If you are communicating to improve perceptions, you need to check how your message is received. Managers are often very bad judges of this. Remember there is only one reliable source of information on perceptions: the recipients of the messages.
The acid test of whether internal and external communications are successful is what the recipients perceive. An unfavorable perception is either merited, or the intended message did not get through. Whichever the case is, you must take action. Honest analysis of the reasons will provide a basis for effective communication in future.
LISTENING TO STAFF
The most important feedback is in individual, informal conversations between managers and those managed. However, you can also check how management is perceived by using a more formal approach, such as conducting attitude surveys, although these are sometimes expensive to carry out. Other ways to get useful information include more limited surveys, sample polling, suggestion boxes, and focus groups. For example, try polling with your employees twice yearly to discover how they rate management. Targeted enquiries like this will raise issues, amend give more general indications of morale. As with all feedback, what matters most is how you respond to what you hear.
GETTING OUTSIDE VIEWS
If problems are revealed by internal questionnaires or through focus groups, one-to-one employee interviews, or any other meeting, the chances are that the external perceptions of the company also need to be improved. Get feedback by talking to your suppliers, clients and customers, or perhaps by conducting a survey of target groups. Also, check the general response to recent advertising or PR campaigns. If the feedback suggests any dissatisfaction, you need to handle remedies fast.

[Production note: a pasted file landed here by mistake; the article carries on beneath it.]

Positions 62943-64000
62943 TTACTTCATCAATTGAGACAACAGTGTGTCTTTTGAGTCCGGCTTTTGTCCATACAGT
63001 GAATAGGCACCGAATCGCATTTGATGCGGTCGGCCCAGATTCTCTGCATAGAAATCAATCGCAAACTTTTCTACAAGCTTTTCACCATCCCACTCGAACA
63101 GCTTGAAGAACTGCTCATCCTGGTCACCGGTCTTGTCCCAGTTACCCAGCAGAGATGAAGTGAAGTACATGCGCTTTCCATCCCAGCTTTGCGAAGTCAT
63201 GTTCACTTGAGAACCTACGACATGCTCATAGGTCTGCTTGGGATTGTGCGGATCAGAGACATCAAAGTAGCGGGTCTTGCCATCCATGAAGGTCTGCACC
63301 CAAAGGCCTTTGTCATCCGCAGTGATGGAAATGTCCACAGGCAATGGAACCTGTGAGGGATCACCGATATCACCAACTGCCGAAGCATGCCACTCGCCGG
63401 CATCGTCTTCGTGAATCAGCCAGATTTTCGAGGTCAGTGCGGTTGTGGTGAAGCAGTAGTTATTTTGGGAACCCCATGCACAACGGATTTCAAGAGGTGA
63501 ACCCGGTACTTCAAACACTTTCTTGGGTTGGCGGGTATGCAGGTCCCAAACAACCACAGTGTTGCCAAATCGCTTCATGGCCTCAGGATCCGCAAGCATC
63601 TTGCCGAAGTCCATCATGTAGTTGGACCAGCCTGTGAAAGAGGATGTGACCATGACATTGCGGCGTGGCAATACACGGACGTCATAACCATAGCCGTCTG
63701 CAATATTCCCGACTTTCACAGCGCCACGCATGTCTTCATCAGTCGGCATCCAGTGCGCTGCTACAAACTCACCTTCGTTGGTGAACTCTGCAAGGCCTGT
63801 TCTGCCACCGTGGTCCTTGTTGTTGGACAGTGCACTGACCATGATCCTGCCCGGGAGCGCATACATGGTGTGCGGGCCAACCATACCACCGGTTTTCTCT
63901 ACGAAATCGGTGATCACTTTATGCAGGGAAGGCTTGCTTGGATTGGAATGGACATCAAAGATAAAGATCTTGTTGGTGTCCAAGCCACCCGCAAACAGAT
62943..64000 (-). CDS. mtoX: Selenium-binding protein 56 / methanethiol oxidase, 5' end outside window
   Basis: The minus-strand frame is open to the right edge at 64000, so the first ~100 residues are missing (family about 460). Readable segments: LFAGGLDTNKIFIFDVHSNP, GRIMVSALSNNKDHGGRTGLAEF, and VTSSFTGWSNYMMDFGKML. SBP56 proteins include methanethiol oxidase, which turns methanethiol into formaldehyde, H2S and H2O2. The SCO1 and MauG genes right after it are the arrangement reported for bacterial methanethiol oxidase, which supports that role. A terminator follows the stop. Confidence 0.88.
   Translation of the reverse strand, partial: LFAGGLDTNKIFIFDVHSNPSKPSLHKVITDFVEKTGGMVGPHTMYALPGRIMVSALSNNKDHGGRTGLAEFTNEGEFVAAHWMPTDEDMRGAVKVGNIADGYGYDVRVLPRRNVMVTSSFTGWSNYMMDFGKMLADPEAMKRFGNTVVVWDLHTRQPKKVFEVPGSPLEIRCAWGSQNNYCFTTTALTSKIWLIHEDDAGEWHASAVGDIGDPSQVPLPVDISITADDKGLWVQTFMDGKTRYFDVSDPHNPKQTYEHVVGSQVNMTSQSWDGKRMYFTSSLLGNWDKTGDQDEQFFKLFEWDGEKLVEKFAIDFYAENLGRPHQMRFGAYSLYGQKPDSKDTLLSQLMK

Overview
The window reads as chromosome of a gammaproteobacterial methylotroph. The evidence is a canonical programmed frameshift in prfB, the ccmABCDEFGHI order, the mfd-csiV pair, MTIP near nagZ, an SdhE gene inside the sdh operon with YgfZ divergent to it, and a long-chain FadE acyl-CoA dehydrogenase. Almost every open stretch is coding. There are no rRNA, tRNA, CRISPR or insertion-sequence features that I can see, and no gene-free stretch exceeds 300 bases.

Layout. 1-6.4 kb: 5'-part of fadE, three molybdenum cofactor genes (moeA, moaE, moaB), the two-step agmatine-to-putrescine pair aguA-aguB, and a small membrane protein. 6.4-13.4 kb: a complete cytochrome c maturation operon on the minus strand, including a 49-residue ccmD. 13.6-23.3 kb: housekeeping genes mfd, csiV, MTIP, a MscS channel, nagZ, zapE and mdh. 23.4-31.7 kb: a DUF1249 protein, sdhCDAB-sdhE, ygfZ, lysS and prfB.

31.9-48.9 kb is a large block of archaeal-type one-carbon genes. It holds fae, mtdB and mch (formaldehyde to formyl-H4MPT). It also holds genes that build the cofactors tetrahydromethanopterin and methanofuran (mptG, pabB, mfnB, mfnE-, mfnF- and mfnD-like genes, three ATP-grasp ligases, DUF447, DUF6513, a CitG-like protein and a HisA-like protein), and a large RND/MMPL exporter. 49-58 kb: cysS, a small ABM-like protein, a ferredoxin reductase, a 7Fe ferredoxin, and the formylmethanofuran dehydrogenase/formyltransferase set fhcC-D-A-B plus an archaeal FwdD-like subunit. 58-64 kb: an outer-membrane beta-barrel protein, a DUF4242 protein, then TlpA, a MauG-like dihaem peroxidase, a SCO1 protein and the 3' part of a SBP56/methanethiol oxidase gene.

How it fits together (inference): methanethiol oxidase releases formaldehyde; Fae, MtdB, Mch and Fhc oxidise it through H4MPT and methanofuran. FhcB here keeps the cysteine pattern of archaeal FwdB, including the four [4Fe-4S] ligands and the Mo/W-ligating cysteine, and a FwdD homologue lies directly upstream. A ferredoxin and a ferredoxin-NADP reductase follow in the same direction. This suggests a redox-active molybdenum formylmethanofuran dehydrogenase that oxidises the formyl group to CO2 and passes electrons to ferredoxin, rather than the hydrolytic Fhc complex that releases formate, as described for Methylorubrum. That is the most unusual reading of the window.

To improve internal communication, stressing their responsibility for communicating clearly and consistently at all times. Decide whether other staffs also need to improve their communication skills. For external communication, agree a plan of action with all the relevant people. You must get to the root of any problem, strengthen your effectiveness, and shift perceptions, or mistakes will be repeated.
- Talk honestly to staff if you want to get honest answers in return.
- If more than one or two make the same complaint, it may be widespread.
- If you get only positive feedback, it may well not be the whole truth.